y Nicola Menzie , Christian Post Reporter
Dr. David Jeremiah, megachurch pastor, bestselling author and popular Bible teacher, believes the End Times began in 1948, when a nation that features prominently in the Bible was re-established as a state for the first time in 2,000 years. In fact, considering "the whole scope of world history," Jeremiah would have to conclude that "yes, we are in the End Times," or Earth's last days.
“I personally believe that the End Times, in the sense of Bible prophecy, probably started for us in 1948 when Israel became a nation, because many of the prophecies in the New Testament especially, could not be fulfilled until Israel was at home in her nation," Jeremiah told The Christian Post.
The Shadow Mountain Community Church senior pastor, who took over that position from another prophecy buff, Dr. Tim LaHaye, examines perhaps one of the most intriguing books of the Bible in his latest work, Agents of the Apocalypse.
In Agents of the Apocalypse: A Riveting Look at the Key Players of the End Times, Jeremiah examines the Book of Revelation through 10 distinct characters or groups, including "The Exile," "The Martyrs," "The Two Witnesses," and "The Dragon." Each chapter opens with a "a fictional element," intended to help readers fully grasp the meaning of the apocalyptic work, explained Jeremiah.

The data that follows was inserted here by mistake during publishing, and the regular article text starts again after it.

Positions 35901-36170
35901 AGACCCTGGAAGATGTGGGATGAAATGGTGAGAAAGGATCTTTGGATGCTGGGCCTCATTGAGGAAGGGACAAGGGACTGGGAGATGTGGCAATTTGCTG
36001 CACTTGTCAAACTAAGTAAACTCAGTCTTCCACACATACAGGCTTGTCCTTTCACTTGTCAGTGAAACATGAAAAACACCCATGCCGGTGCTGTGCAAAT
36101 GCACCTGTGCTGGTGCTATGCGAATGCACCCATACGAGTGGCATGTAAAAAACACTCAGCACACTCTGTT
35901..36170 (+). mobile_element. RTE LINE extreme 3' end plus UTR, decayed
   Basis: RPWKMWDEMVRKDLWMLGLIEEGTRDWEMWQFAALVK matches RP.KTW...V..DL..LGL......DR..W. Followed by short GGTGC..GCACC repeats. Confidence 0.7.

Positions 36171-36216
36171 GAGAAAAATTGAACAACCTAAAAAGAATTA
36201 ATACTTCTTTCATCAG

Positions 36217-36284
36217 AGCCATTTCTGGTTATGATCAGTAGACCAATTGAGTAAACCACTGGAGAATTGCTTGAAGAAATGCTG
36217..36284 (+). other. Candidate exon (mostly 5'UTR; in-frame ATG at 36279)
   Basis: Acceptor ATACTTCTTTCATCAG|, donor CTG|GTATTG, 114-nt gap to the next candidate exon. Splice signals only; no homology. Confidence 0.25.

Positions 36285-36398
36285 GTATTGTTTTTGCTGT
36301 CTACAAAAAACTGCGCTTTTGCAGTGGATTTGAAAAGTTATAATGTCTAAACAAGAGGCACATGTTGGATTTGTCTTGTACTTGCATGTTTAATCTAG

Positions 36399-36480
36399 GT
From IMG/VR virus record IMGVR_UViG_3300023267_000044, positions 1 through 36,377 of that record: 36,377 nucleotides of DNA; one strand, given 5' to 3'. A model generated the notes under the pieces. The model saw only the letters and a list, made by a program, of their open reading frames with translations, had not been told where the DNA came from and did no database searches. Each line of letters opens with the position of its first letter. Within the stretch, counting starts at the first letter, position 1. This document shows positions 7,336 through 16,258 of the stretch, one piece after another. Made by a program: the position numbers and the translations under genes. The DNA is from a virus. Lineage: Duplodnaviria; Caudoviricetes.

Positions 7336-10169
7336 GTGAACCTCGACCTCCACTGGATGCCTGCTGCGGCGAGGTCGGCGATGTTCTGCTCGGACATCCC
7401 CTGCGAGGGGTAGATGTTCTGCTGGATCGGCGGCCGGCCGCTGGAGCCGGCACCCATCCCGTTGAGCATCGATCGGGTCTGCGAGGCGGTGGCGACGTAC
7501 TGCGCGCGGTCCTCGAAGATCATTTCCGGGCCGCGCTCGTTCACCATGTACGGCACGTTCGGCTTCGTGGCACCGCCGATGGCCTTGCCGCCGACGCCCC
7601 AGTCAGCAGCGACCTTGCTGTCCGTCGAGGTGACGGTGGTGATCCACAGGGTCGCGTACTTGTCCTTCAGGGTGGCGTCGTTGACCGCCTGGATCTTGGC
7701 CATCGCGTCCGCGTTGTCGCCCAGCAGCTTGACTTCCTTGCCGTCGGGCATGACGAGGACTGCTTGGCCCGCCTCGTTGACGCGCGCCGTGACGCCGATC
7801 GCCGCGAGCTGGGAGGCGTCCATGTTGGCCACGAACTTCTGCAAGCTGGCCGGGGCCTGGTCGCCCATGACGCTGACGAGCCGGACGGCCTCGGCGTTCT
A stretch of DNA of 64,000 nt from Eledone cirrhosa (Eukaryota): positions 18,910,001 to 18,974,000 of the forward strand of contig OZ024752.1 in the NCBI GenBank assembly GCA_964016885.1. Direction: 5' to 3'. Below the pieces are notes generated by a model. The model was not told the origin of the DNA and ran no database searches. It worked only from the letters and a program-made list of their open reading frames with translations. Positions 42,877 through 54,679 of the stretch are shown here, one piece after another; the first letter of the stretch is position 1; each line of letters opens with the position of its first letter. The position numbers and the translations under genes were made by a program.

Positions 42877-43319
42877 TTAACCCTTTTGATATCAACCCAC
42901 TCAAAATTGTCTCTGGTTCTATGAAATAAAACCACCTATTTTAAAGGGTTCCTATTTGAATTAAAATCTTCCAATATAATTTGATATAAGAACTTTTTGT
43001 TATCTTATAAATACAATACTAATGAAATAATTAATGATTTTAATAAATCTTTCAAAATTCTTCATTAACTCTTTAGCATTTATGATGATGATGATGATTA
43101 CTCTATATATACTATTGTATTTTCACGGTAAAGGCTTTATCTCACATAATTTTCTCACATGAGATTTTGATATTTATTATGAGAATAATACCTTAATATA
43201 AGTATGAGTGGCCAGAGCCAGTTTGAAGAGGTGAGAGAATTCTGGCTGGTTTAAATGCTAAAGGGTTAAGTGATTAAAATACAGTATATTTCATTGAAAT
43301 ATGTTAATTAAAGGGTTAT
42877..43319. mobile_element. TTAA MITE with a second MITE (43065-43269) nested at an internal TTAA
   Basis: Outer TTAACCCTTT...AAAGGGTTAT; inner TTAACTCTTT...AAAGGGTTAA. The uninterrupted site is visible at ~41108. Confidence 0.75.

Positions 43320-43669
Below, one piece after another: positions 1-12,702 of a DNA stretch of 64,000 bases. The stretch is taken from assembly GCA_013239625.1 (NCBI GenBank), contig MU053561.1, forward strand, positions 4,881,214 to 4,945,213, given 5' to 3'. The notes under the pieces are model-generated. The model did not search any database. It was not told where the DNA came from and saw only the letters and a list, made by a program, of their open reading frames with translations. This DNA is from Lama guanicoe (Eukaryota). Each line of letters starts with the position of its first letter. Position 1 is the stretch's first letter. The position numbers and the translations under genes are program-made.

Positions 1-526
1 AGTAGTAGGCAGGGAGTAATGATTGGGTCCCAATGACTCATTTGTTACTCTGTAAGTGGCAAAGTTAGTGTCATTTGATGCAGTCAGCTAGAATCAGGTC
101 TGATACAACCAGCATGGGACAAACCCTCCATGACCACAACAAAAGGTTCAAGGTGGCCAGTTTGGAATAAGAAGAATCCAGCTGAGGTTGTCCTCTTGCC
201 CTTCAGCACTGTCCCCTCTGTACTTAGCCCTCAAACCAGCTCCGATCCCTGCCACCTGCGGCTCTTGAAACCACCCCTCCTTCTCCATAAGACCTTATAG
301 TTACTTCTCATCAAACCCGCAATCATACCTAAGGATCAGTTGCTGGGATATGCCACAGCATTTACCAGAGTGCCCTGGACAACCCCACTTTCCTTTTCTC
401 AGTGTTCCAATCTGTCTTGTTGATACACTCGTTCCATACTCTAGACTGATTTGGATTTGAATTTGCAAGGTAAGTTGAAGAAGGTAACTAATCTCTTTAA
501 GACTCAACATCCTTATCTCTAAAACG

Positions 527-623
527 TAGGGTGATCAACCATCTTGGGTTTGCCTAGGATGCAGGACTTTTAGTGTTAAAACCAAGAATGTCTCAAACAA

A new study from Christian Research company Barna Group reveals that unchurched Americans are the most resistant to outreach efforts by the church and friends than they've been in 20 years.
Data collected from 42,855 interviews show that 47 percent of U.S. adults who do not attend church said they were open to being invited to church by a friend – down from 65 percent in 1993.
However study results indicate that personal invitations from friends are the most effective way to draw church visitors compared to other outreaches.
Pastor Mark Driscoll, who along with his Mars Hill Church was recently removed from the membership of the church planting Acts 29 Network due to complaints over his "divisive" behavior, said Sunday he will take a break for at least six weeks as the lead pastor even as accusations against him are examined.
"I have requested a break for processing, healing, and growth for a minimum of six weeks while the leadership assigned by our bylaws conduct a thorough examination of accusations against me," the Seattle, Washington-based pastor told the congregation Sunday.
"I believe their review can best be performed without me being in the pulpit or the office, and they have agreed to this arrangement," he added, reading from a written statement.
For a long time, Prison Fellowship has believed that the United States incarcerates far too many people at far too high a cost. What's more, that cost does not take into account an important set of victims: the innocent children of offenders.
Well, a recent study by the National Academy of Sciences has come to much the same conclusion.
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